Wednesday, August 27, 2008

A person I would have liked to meet ...

There are days when you realize that history repeats ... that the way people do things repeat.

Some weeks ago Anneliese Hübner mentioned a book to me "Die Coburger Mundart" (The Dialect of Coburg) by Eduard Hermann. The history of that book is as unique as its author ... something I did not expect in a first place. I mean Eduard Hermann is well known as a linguist and what I expected from this book is just a study of the dialect of the region I come from, but then I found it by chance in a shop which sells antique books in Coburg and so I ordered it. It arrived this morning and up to now I had a short overview and I read some 40 pages of it.

There are quite some very particular parts in it. The writer of the book died in 1950 and his book was published with the help of a protestant priest in 1957. A good part of the author's life is in that book. Like me Eduard Hermann wanted to do something for his language, but was not able to speak and write it himself, so he did what his job was, he studied his own language. With one difference: while in his job he did great work, in this very particular one you read his feelings between the lines. I tried to translate a paragraph to Italian today, and I had to note that all the feelings drop away, because those fine differences you have in sentence construction are not possible in Italian, at least not the same way, not without completely re-writing the paragraph.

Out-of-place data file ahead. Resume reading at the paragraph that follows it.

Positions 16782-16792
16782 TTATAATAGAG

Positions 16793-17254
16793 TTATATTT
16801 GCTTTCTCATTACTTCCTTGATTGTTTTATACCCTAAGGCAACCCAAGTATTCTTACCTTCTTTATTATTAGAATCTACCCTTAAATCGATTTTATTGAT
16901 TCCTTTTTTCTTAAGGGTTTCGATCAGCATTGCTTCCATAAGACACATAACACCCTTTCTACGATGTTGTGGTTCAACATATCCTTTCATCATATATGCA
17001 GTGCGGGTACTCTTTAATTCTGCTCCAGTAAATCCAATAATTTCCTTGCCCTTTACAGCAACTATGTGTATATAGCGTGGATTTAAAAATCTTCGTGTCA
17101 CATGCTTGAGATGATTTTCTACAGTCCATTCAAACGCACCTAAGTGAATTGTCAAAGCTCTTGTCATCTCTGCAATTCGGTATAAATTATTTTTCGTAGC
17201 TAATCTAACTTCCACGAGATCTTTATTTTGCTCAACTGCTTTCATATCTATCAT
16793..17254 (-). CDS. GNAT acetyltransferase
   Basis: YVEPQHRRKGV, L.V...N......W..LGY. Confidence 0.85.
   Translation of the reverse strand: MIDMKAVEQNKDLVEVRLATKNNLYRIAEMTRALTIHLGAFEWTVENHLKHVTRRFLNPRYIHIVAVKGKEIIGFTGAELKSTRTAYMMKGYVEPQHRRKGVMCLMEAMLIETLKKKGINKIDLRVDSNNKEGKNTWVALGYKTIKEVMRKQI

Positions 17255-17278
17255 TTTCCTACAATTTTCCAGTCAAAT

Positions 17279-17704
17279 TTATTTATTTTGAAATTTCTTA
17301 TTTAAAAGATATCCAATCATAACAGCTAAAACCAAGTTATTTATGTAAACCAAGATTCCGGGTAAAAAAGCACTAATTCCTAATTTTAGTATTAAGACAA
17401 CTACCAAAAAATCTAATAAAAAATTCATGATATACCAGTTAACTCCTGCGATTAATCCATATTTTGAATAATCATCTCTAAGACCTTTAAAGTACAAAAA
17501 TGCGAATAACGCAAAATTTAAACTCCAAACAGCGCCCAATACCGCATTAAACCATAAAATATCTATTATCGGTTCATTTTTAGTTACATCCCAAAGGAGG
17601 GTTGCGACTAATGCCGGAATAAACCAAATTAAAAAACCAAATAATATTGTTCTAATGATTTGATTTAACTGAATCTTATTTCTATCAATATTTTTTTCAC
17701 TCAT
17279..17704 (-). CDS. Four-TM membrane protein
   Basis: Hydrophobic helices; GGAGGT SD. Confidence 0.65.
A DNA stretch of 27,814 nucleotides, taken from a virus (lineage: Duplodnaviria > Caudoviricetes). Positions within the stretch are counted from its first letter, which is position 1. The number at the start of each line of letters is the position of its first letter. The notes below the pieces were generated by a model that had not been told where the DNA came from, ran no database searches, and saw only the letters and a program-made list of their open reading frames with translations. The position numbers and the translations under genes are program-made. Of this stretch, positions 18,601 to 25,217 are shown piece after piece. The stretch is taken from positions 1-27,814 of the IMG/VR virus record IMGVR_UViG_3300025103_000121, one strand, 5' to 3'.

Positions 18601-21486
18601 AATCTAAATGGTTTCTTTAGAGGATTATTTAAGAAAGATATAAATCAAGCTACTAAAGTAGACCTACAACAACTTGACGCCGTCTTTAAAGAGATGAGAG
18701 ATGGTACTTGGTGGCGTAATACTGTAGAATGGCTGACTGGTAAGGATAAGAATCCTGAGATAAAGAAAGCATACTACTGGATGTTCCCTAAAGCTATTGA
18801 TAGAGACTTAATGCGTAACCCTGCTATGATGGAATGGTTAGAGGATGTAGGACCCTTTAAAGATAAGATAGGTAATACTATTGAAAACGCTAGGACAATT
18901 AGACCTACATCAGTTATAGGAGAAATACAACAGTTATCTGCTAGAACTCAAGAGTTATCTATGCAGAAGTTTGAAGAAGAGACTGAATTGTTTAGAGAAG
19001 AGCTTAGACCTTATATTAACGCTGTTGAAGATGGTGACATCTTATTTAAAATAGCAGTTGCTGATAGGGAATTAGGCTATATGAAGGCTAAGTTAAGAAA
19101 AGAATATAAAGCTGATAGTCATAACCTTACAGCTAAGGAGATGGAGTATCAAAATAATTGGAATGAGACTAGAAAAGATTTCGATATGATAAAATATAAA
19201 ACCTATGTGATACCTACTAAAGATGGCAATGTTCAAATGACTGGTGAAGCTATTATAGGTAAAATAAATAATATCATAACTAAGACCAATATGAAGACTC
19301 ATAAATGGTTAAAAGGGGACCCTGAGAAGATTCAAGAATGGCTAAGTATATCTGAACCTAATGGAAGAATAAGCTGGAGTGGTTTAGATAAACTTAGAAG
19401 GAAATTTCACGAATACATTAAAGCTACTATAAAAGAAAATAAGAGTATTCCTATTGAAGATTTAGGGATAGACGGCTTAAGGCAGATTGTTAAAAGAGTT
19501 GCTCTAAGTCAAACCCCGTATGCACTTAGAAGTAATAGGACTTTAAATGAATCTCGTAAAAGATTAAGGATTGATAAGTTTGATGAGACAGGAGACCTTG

There is one sentence I will never forget: "Und darum darf die MA (Mundart) auch nicht aussterben: nicht die Schriftsprache ist der lebendige Quell der Sprache, sondern die dem Volke fest verbundene Mundart, der noch der kräftige Erdgeruch enströmt."

I am trying to translate: "And therefore the dialect may not dye for it is not the high language which is the living source of the language, but the dialect which is closely attached to the people and which still exhales the strong aroma of the earth."

I could go on and on with quotes and translations ... Eduard Hermann did a really great job and I would have very much liked to meet him, talk to him and learn from him. Well: now there's only the written word left ...
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